11.3 ¹m which are easily observed in the regions of high
Dramatic changes were observed at about 600 °C
UV field. The observations of the balloon experiment
when measuring the IR spectra of various gas-phase
AROME1,2 have suggested that these features are
PAHs at high temperatures.15 At this temperature,
present everywhere in our galaxy and in other galaxies,
making their carriers an important and widespread
24H12) was pyrolysed into a pitch-like
brown residue mixed with red needles. Interestingly,
component of interstellar matter. This is beautifully
the IR spectrum of the pyrolysed coronene appeared to
confirmed by the results of the ISO misson. The IR
provide a better match to the astronomical spectra than
features are now well observed in regions where the
did the spectrum of the precursor PAH (Fig. 1).
radiation field intensity differs from the average by
Although it is clear that the sample contains species
orders of magnitude.3-5 This strongly supports an
which might well be analogues of the interstellar
excitation mechanism by transient heating (up to about
species, there are also other products which are of less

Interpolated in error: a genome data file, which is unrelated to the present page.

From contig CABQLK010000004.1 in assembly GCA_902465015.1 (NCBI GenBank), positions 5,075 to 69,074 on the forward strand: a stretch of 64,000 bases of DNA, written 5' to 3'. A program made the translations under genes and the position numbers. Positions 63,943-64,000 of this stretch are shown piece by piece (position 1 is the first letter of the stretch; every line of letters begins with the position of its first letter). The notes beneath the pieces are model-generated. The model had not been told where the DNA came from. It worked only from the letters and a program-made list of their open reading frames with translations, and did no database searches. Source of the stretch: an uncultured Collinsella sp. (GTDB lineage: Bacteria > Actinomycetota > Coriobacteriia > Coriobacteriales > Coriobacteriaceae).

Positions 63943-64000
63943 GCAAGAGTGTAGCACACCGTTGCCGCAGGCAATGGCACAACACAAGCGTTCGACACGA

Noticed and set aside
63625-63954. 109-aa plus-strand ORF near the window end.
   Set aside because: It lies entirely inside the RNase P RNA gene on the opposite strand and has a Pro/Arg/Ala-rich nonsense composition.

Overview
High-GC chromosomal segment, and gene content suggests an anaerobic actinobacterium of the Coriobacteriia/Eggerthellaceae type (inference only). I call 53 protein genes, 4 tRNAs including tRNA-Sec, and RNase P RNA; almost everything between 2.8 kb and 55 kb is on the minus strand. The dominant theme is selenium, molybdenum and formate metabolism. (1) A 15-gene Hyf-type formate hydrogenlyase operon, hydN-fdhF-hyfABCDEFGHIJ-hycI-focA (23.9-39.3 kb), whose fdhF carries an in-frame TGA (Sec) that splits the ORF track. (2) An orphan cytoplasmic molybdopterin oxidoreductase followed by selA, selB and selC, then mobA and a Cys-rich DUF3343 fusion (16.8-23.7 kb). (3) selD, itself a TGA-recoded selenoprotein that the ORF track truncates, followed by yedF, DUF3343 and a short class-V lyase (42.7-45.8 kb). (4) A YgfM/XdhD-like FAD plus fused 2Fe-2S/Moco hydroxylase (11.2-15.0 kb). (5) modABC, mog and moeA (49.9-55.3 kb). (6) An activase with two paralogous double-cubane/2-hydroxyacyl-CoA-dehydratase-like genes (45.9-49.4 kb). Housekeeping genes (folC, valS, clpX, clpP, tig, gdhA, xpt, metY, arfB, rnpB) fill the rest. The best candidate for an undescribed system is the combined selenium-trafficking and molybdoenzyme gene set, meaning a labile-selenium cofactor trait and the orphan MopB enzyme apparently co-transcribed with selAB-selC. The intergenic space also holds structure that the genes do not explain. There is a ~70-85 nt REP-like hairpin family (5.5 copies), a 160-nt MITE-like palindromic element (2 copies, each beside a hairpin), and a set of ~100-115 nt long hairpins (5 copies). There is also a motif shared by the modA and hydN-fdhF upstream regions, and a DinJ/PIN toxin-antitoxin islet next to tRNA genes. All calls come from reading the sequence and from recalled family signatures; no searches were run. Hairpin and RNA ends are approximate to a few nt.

1000 K) after absorption of single UV photons.6,7 This
interest. In particular, we arbitrarily subtracted a
mechanism implies that the carriers are small (typically
power-law (¸-l) continuum from the laboratory spec-
1-2 nm in size according to Sellgren7). Certainly,
trum displayed in Fig. 1. This continuum is most likely
classical interstellar grains (0.1 ¹m size) are not able to
dominated by the solid phase but a contribution from
account for this mid-IR emission since they are at an
large aromatic molecules is not excluded and has to be
equilibrium temperature of 10-20 K in most places in
the interstellar medium.
The observed emission bands at 3.3, 6.2, 7.7, 8.6 and
11.3 ¹m are characteristic of hydrogenated aromatic
Analysis of the pyrolysed coronene sample
species. Polycyclic aromatic hydrocarbons PAHs) havenaturally been proposed as their carriers.8,9 However,
Samples of pyrolysed coronene (C24H12) were pre-
no PAH studied to date in the laboratory has provided
pared by sealing under vacuum a quartz tube
a convincing spectral match with the astrophysical